Many of us have felt sad or alone at some point. When sadness becomes too much to handle, or hangs on for a long time, it may be a sign of depression.

Depression is a medical condition that can affect our ability to work, study, interact with people or enjoy our lives. It can be caused by imbalances in brain chemistry. But it can also be triggered by things that happen to us or around us like stress, traumatic events, relationship problems or break-ups, physical illness, or lack of sleep.

Not everyone experiences depression in the same way. Depressed people may appear withdrawn and apathetic, or they may be aggressive and self-destructive. Some people may be depressed about a specific problem, while others feel deeply unhappy without knowing why. Sometimes, a depressed person may even appear “fine” to their friends and family. The common thread is an overwhelming, persistent feeling of loneliness and hopelessness.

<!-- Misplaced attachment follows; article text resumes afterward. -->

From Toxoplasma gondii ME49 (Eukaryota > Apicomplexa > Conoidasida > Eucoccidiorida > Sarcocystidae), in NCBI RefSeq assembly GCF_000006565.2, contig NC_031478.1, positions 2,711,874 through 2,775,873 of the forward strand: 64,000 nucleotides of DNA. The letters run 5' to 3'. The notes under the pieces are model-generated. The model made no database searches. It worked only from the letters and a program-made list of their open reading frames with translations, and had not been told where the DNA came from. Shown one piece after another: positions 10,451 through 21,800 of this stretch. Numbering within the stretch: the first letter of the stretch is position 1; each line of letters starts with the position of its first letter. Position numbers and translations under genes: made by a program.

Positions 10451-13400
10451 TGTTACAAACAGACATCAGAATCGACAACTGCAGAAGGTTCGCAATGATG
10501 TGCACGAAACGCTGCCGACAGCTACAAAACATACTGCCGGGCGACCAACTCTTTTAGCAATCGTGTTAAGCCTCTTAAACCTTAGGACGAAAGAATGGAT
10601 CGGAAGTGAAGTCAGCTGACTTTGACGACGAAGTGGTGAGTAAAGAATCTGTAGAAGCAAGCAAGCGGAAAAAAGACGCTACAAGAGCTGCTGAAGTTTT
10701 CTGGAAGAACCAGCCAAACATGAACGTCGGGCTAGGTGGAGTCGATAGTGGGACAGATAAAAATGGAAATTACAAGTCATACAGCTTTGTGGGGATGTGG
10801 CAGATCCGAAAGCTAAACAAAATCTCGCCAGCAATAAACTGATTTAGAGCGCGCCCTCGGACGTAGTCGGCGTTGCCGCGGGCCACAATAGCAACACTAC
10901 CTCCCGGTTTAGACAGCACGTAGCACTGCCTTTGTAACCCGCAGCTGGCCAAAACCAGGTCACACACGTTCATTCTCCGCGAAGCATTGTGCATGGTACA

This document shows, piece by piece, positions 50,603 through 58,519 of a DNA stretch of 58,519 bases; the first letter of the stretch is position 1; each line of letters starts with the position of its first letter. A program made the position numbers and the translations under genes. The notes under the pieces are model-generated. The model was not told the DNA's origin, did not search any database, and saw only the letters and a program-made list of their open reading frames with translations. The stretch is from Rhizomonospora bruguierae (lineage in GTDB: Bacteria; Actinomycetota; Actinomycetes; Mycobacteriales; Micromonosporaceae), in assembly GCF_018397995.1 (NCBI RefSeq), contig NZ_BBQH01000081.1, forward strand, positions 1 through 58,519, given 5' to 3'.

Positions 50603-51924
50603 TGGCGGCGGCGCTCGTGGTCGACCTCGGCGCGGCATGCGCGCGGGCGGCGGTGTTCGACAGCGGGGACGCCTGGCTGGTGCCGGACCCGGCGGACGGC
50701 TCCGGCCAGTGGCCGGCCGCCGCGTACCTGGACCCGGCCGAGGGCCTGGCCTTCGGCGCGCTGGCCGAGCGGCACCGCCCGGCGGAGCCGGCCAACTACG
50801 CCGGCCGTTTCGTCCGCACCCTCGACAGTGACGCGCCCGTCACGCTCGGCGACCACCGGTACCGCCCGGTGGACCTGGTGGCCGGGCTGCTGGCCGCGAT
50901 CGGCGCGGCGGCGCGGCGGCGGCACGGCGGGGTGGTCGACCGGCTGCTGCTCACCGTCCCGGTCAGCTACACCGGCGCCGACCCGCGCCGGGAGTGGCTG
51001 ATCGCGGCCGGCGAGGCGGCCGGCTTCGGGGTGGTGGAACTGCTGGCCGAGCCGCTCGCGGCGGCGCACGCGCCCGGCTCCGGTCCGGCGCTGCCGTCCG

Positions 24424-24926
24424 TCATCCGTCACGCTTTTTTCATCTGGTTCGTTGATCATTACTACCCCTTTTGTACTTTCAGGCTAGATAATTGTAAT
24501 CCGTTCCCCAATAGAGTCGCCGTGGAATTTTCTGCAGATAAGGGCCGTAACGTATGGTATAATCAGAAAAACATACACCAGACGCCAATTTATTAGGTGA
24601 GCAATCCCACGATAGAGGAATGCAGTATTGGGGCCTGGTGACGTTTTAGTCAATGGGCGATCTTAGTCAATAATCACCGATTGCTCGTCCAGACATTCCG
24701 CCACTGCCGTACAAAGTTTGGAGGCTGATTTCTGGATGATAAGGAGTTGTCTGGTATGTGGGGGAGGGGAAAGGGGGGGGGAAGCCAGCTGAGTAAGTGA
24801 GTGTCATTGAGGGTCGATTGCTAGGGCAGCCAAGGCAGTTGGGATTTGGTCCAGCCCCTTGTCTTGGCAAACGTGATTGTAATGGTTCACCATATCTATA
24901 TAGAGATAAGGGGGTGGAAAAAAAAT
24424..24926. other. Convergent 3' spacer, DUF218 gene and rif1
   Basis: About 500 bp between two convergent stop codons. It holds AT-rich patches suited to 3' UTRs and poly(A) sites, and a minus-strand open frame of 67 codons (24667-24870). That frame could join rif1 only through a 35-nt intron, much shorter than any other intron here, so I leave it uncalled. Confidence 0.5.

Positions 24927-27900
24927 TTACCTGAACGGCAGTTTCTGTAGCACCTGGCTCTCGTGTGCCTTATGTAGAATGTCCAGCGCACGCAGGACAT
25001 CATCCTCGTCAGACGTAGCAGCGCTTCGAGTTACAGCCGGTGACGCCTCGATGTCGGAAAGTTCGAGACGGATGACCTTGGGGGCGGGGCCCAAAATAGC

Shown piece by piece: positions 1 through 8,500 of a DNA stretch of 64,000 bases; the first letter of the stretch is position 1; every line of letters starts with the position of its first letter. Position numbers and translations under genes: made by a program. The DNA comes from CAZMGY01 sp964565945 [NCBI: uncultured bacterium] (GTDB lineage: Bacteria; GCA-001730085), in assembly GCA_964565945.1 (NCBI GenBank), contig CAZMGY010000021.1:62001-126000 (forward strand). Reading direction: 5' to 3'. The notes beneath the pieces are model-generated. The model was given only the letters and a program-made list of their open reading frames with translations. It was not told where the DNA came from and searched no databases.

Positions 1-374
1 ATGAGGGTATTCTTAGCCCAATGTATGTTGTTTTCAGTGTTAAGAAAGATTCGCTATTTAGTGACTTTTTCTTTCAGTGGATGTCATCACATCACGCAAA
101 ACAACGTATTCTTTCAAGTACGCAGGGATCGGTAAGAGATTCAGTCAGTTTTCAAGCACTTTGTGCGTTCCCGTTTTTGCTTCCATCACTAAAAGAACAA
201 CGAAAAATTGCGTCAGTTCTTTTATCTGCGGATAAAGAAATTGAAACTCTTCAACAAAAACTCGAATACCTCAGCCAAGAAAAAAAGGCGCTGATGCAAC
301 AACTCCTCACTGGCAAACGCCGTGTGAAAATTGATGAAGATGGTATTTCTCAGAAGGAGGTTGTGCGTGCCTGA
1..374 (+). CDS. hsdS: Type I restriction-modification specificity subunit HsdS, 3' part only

Depression often first appears during the teenage and college years, so it’s really important to look out for the warning signs during those years. And if you’re worried that you or a friend might be struggling with depression, reach out and get help. Depression is treatable and there are ways to feel better.

Here are some symptoms of depression:

  • Persistently sad, anxious, irritable or empty mood
  • Loss of interest in previously enjoyable activities
  • Withdrawal from friends and family
  • Trouble sleeping or sleeping too much
  • Fatigue and decreased energy
  • Significant change in appetite and/or weight
  • Overreaction to criticisms
  • Feeling unable to meet expectations
  • Difficulty concentrating, remembering details, and making decisions
  • Feelings of worthlessness, hopelessness or guilt
  • Persistent physical symptoms such as headaches, digestive problems or chronic pain that do not respond to routine treatment
  • Substance abuse problems
  • Thoughts of suicide or suicide attempts